Secondly many firms might have to adopt the cGMP practices as laid down by the FDA. This will lead to opening up of many markets especially in Europe and America.

Thirdly firms need to spend time on patient education, Letting both Indian and global consumers know the benefits of using Ayurveda. I do feel that many young Indians associate Ayurveda with the older vision of India and do not want to adopt it. During a recent trip to a Natu Marandu (Traditional Ayurveda )Shop in Chennai I saw that most customers were in the age group of 50 plus. As a matter of fact many in my peer group found it funny that I was buying traditional medicine despite being trained in Allopathy.

In conclusion I feel the future of Ayurveda is in our hands. Firms need to get smart about branding, manufacturing and patient education for us to get our due in the global market place.

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Health Insurance Healthcare Delivery Public Health

Why Indian Healthcare firms should focus on Healthcare education.

 

One of the first projects I got involved in, after joining CSC in Chennai was a education portal for a major US based Health Insurance company. The portal was essentially targeting the African American Community and addressed the common health issues for that ethnic group.

So why was a Health Insurer spending so much time and money on educating its members? Well the intentions though altruistic were not without financial benefits. The insurer wanted this particular set of members to be aware of the common ailments affecting their community so that they could take corrective action. This would reduce the incidents of them visiting hospitals and making a claim that the insurer would have to pay.

Interestingly if we look at the amount of education material out there in the west put out by insurers, hospitals and pharmaceutical companies its mind numbing. One starts to wonder what the Indian healthcare firms are doing?

To seek answers to this question and to get a better perspective I came across an interesting site called Patient information and education trust (PIET) The site is the brain child of Dr Aniruddha  Malpani. Dr Malpani had practiced abroad and on his return to India was appalled at the level of patient education available in India. He is an In Vitro Fertilization (IVF) specialist and was used to patients looking online for medical content. but when it came to India there was hardly any content available.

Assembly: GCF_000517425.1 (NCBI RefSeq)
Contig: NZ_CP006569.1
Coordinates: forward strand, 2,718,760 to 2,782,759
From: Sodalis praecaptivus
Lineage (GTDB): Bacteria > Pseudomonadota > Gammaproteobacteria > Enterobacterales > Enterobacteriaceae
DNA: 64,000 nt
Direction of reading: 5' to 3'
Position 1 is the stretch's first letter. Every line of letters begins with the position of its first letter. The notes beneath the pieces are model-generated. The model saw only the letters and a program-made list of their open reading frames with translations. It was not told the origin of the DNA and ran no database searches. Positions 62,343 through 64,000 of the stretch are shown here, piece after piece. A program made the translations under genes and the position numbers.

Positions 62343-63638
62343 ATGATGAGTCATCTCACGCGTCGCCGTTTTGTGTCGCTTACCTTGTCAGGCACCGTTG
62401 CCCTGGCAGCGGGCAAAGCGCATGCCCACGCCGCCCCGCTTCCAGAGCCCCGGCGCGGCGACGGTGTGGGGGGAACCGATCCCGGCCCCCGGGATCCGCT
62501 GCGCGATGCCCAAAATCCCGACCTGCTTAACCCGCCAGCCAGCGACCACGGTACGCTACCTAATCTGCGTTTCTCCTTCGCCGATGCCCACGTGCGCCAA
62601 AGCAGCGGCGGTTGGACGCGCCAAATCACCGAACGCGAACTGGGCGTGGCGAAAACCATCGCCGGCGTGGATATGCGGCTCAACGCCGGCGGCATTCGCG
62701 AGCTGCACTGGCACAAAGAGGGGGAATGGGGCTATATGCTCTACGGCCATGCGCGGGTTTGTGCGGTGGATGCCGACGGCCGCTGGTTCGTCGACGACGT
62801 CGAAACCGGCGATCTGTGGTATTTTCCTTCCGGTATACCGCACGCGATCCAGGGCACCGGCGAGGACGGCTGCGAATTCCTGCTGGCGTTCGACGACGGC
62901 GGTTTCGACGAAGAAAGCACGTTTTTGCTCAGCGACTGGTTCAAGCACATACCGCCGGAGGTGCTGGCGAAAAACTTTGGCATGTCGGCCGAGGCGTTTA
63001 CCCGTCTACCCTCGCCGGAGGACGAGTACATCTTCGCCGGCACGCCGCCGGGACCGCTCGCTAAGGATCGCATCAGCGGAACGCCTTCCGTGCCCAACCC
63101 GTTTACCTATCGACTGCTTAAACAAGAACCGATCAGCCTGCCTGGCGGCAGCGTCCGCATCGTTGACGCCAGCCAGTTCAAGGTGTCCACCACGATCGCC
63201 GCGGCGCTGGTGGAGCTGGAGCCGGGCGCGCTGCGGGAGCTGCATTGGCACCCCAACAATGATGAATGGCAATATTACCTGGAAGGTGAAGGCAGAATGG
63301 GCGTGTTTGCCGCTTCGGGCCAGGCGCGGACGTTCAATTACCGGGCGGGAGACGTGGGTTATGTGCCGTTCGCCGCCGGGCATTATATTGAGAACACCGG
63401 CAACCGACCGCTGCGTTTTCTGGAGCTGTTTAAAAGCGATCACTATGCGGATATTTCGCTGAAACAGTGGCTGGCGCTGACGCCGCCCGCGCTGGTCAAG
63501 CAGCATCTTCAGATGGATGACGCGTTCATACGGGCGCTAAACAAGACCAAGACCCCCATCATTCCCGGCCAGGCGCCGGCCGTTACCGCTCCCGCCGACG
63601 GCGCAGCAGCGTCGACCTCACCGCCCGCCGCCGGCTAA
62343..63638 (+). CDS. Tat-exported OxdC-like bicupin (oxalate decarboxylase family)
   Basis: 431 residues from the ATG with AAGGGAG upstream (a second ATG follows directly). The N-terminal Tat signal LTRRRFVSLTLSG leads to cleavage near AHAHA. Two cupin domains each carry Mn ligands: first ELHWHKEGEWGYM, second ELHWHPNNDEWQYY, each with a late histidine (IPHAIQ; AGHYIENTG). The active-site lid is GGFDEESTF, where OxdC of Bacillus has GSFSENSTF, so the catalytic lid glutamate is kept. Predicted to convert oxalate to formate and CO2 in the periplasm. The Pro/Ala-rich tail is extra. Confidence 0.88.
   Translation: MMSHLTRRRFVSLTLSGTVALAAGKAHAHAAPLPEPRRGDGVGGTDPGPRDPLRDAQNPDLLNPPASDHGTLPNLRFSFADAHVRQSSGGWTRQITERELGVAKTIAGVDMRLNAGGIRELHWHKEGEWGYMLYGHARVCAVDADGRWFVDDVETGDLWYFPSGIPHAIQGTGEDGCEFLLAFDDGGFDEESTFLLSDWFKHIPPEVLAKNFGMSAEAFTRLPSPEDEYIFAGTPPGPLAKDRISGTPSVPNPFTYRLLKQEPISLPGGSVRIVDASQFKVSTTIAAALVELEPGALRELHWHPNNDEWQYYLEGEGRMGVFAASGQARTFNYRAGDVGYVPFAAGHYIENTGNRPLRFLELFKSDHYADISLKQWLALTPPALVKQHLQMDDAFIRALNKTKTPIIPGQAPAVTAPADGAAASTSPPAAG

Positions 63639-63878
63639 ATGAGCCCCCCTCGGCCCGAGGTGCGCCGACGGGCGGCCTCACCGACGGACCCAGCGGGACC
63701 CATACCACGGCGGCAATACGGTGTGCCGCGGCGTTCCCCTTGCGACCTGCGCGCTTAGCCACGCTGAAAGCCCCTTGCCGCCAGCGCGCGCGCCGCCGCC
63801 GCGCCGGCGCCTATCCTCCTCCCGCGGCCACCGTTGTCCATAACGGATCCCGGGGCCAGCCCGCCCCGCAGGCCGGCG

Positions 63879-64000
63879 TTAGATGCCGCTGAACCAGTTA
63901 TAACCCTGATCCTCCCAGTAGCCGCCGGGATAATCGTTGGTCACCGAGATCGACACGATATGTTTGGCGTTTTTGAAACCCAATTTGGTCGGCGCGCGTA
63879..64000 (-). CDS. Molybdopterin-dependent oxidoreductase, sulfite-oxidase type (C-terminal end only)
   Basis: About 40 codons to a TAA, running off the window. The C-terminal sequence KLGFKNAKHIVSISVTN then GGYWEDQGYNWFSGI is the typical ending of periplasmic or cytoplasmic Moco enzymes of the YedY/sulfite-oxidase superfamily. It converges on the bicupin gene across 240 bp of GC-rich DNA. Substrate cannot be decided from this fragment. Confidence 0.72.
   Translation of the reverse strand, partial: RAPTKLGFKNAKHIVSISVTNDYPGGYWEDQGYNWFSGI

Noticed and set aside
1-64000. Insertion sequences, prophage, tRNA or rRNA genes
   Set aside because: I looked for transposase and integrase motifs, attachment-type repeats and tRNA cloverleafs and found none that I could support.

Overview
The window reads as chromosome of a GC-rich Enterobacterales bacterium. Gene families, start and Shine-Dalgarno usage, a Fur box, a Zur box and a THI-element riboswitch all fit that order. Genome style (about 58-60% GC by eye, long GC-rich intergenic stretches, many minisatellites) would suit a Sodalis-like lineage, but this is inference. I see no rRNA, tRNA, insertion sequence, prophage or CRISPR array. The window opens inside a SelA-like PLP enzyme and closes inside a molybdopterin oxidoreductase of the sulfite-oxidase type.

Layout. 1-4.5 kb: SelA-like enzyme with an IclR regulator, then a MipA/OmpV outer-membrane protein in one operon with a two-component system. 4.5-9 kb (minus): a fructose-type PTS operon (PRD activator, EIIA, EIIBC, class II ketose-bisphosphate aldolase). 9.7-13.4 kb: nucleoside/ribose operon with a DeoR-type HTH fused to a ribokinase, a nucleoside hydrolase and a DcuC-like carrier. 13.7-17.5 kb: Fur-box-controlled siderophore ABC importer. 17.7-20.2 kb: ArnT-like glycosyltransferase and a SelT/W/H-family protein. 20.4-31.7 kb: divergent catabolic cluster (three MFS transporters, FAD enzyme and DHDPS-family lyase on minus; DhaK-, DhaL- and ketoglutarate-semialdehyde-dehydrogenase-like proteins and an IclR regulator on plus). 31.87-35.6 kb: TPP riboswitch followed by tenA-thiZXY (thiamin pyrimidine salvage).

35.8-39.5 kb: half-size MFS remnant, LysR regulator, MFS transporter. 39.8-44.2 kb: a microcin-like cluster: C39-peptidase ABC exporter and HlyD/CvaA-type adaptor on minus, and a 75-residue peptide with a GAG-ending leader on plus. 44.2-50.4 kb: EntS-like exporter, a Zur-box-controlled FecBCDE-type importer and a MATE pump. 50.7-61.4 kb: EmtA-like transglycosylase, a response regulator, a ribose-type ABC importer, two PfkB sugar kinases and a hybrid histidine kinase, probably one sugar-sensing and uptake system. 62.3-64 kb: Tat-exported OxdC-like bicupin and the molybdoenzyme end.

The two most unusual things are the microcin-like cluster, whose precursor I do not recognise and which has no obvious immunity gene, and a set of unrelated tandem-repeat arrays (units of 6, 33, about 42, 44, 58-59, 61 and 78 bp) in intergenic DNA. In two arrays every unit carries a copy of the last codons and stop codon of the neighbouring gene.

“The situation is worse when it comes to vernacular languages” says Dr Malpani, “for example the only medical education in Gujrati language is from the NHS and not from any of the Indian firms”

As I looked back at the data available I came to the Johnson & Johnson website called “Baby center”. This site is very informative but is a J & J site that has been rolled out globally.

So why don’t Indian healthcare firms invest in patient education?

According to Dr Malpani all nursing homes, chemists and clinics should have a small self service kiosk with patient information. And I agree with him. surely it does not cost much to do this and India has the technology to implement such a scheme.

In my opinion most healthcare players in India have a short term vision of who a patient is. They probably don’t think it is worth their time to educate the patient parties on the perils of ignoring the initial warning signs of a condition.

Investing in patient education is a long term strategy and firms need to look beyond the short term gains. For example PIET has a tie up with the Global leader in Health education called “Healthwise” and all PIET does is customize the content for Indian market.

In conclusion I feel preventive care as a concept depends on the right and timely health information and education. So it is up to the Industry to implement this and reduce the burden on the existing health infrastructure in India.